Superior Training for Minimally Invasive Pain Management Procedures

What is Epidural Lysis of Adhesions?

Most commonly known as the Racz ® Procedure, Lysis of Adhesions (a.k.a Lysis of Adhesions, Percutaneous Neuroplasty, and Adhesiolysis) was invented and developed by Dr. Gabor Racz in the 1980s during his tenure as Chairman of the Department of Anesthesiology at Texas Tech University Health Sciences Center in Lubbock, Texas.

Pain Physician, Volume 3, Number 3, pp 262-270
2000, Association of Pain Management Anesthesiologists
Susan R. Anderson, MD, Gabor B. Racz, MD, and James Heavner, DVM, PhD

Review Article, Evolution of Epidural Lysis of Adhesions


Treatment of chronic pain dates back as early as 1863. This is when we find the first reports of subcutaneous injections, being administered by Luton, to treat chronic pain.

Moving forward over 125 years, we find the origins of Lysis of Adhesions, sometimes referred to as the Racz Procedure. This interventional technique is unique in that it involves site-specific catheter placement and injectates of various medications intended to “open-up” the perineural space. These injected medications are intended to increase nerve root mobility and reduce inflammation associated with swollen and painful nerve roots exiting the spinal canal via the intervertebral foramen.

The first report of this procedure was by Dr. Racz and Holubec in 1989. The results were based on a survey of seventy-two patients who were randomly selected from approximately 200 patients who underwent caudal neuroplasty (lumbar Lysis). There were slight variations in the protocol, namely the volume of bupivacaine used (25 mL instead of 10 mL) and the omission of hyaluronidase. Approximately 72.2% of the patients reported pain relief on discharge, while 37.5% had pain relief of less than 1 month, 30.0% reported pain relief of 1 to 3 months, and 12.5% had relief for 3 to 6 months.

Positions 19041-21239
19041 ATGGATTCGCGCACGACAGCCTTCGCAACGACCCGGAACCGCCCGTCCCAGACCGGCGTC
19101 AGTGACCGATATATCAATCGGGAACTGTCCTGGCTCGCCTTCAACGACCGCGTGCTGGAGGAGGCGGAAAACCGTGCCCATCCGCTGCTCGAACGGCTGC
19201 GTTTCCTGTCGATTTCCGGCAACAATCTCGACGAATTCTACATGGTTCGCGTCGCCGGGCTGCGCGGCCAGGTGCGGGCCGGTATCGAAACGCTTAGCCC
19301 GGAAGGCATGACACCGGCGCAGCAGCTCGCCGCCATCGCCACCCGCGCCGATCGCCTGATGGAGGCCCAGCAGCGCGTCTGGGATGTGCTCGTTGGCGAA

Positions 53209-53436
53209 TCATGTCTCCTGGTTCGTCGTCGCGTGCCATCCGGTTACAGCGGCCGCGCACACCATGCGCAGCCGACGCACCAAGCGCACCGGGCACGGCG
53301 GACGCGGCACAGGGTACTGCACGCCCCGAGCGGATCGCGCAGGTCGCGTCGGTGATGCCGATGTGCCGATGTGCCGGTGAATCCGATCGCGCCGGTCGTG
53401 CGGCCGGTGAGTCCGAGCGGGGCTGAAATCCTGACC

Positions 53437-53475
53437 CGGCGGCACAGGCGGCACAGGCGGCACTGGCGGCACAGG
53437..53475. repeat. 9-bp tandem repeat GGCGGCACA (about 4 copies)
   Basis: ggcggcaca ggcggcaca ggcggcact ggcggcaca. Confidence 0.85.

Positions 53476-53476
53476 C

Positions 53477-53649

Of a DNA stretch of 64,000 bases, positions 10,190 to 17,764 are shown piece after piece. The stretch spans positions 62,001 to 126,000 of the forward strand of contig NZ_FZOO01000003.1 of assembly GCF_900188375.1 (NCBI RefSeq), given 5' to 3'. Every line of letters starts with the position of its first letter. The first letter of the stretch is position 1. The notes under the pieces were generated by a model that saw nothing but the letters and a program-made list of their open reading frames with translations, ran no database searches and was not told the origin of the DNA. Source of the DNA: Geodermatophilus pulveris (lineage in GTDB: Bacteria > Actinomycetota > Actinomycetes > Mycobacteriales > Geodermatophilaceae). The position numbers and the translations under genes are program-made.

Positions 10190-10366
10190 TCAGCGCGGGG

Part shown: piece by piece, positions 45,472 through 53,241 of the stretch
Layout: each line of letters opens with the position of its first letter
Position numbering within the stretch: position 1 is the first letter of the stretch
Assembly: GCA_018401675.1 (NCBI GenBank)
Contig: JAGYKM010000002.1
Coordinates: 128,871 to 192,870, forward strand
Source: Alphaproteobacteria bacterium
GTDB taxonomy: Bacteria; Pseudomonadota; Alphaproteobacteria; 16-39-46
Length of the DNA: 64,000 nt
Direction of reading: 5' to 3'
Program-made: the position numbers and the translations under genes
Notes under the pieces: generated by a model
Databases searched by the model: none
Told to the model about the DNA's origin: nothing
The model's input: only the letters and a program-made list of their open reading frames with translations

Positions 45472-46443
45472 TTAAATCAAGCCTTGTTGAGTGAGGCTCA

When the technique of epidural neuroplasty (Lysis of Adhesions) was first developed, the catheter was inserted into the posterior epidural space. As more and more procedures were performed, it was noted that the posterior epidural space was difficult to access in some patients who had undergone surgical procedures for discogenic or radicular pain. This was most likely due to scar tissue formation from the previous surgery.


Epidural Lysis of Adhesions has been proven effective in treating chronic pain due to scar tissue formation*. This treatment is most often performed on patients with Failed Back Surgery Syndrome (FBSS), spinal stenosis, and radiculopathy. It can also be effective in treating leaky disc’s and many situations in which excessive scarring exists in the anterior lateral epidural space.


A specially designed, sheer resistant needle and Racz ® Catheter are guided into the epidural space – under the assistance of fluoroscopic imaging – of the consciously sedated patient into the target area. Corticosteroids, Hyaluroniadase, or hypertonic solution is then delivered, allowing restrictive scar tissue to dissolve and free compromised nerve roots, therefore relieving pain.


Patients begin basic stretching exercises (neuroflossing) immediately after the procedure is complete. In most cases, Epidural Lysis of Adhesions can be done in an outpatient setting and the patient may return home on the same day. Patients who have excessive amounts of scarring may require an additional two to three injections, completed in accordance with individual physician protocol.


Most patients will begin to experience improvement within several days of the procedure. Some patients will experience immediate relief; some may require several weeks to realize measureable improvement. Most patients are able to return to work the day after the catheter is removed.

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